Wen Jiao 溫嶠 (288-329), courtesy name Taizhen 太真, was a high minister and writer of the Eastern Jin period 東晉 (317-420). He hailed from Qi 祁 in the commandery of Taiyuan 太原 (today's Qixian 祁縣, Shanxi), where he held administrative posts in the local government. He was an advisor of Liu Kun 劉琨 (270-318), a general who is known for his successful campaigns against the "barbarian" leaders Liu Cong 劉聰 (ruler of Former Zhao 309-317) and Shi Le 石勒 (ruler of Later Zhao 319-333). In 317, when one of the northern tribes forced the Jin dynasty to flee to the south, Wen Jiao accompanied Prince Sima Rui 司馬睿 (the eventual Emperor Yuan 晉元帝, r. 317-322) and was made aide (changshi 長史) and palace cadet in the household of the Heir Apparent (taizi zhongshuzi 太子中庶子), then Cavalier attendant-in-ordinary (sanji changshi 散騎侍郎).
During the reign of Emperor Ming 晉明帝 (r. 322-325), Wen was promoted to the position of palace attendant (shizhong 侍中), and then made Director of the Palace Secretariat (zhongshu ling 中書令), and therefore took an active role in the central government. During the rebellion of Wang Dun 王敦 (266-324), Wen Jiao belonged to the supporters of Yu Liang 庾亮 (289-340), who decided to crush the rebel. For his military achievements, he was invested as "State-Founding Duke" (kaiguogong 開國公) of Jianning District 建寧縣 and given the title of General of the Front Division (qian jiangjun 前將軍).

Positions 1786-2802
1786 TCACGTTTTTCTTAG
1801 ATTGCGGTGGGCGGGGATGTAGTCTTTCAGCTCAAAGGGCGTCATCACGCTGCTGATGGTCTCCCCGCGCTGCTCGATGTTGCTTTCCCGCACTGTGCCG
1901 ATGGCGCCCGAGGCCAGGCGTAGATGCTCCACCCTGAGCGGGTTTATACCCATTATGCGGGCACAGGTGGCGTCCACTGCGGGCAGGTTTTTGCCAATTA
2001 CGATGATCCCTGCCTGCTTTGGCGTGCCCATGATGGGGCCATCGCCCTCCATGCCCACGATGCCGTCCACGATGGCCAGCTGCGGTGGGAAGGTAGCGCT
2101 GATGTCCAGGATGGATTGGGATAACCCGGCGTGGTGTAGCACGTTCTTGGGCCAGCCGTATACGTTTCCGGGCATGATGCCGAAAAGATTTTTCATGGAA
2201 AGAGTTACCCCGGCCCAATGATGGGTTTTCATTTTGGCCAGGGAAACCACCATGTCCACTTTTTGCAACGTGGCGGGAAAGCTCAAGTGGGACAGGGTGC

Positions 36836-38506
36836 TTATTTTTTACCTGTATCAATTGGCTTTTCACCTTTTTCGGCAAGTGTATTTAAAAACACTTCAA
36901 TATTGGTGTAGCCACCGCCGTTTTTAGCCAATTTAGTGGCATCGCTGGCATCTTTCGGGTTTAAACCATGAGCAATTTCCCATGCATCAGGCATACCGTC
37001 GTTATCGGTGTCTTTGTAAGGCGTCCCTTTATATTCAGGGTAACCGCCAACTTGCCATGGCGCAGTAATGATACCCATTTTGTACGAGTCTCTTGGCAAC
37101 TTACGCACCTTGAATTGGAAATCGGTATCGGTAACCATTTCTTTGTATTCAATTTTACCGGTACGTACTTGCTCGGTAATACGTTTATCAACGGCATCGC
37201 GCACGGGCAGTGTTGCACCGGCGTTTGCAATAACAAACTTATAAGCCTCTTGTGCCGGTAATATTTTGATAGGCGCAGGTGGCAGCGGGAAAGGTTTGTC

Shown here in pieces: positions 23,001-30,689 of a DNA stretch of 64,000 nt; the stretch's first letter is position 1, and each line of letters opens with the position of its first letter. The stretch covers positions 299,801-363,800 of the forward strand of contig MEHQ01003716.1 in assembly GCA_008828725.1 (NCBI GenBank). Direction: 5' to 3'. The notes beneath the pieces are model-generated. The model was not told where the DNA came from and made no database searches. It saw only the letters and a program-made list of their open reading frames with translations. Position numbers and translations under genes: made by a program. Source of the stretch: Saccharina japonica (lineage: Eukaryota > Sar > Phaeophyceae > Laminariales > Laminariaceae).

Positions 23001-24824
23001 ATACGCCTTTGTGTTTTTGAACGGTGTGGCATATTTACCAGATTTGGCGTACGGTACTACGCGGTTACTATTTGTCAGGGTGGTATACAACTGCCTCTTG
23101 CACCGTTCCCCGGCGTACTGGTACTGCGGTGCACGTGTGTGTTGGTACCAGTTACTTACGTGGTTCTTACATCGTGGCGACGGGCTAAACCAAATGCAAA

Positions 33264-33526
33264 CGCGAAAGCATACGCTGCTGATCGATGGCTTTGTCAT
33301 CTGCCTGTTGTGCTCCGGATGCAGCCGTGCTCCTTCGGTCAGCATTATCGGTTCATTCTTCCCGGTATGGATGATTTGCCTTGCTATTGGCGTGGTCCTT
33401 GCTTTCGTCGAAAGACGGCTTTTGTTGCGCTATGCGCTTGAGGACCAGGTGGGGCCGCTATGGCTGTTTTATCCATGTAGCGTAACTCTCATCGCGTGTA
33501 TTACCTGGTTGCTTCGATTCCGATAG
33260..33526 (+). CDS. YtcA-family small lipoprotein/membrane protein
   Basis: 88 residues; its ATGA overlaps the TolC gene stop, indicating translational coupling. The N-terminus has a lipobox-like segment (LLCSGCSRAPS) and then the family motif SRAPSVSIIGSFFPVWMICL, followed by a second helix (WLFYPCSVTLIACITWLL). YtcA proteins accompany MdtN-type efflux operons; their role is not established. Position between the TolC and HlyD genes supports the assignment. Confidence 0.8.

Yu Liang acted as regent when Emperor Cheng 晉成帝 succeeded to the throne. He made Wen Jiao regional inspector (cishi 刺史) of the province of Jiangzhou 江州, residing in Wuchang 武昌 (today in Hebei). Wen Jiao thus had a large army under his command which he used to participate in the liberation of the capital Jiankang 建康 (Nanjing 南京, Jiangsu) from the hands of the rebels Su Jun 蘇峻 (d. 328) and Zu Yue 祖約 (d. 330). Wen was rewarded with the rank of General of Cavalry (piaoji jiangjun 驃騎將軍), given the title of General Appeasing the South (pingnan jiangjun 平南將軍) and the honorific designation of Commander Unequalled in Honour (kaifu yitong sansi 開府儀同三司), and was ennobled as Commandery Duke of Shi'an 始安郡公.
He died shortly afterwards and was posthumously granted the title of General-in-chief (da jiangjun 大將軍). His posthumous title is Duke Zhongwu 始安忠武公.
The literary critic Liu Xie 劉勰, author of the book Wenxin diaolong, rates Wen Jiao's writings as "regular and clear" (xunli er qingtong 循理而清通), and generally "good work" (liang gong 良工). The collected works of Wen are lost, and only a few writings exist, like Yigao sifang zhengzhen 移告四方征鎮, the letter Yu Tao Kan shu 與陶侃書, and the "Rhapsody of the cicada" Chanfu 蟬賦.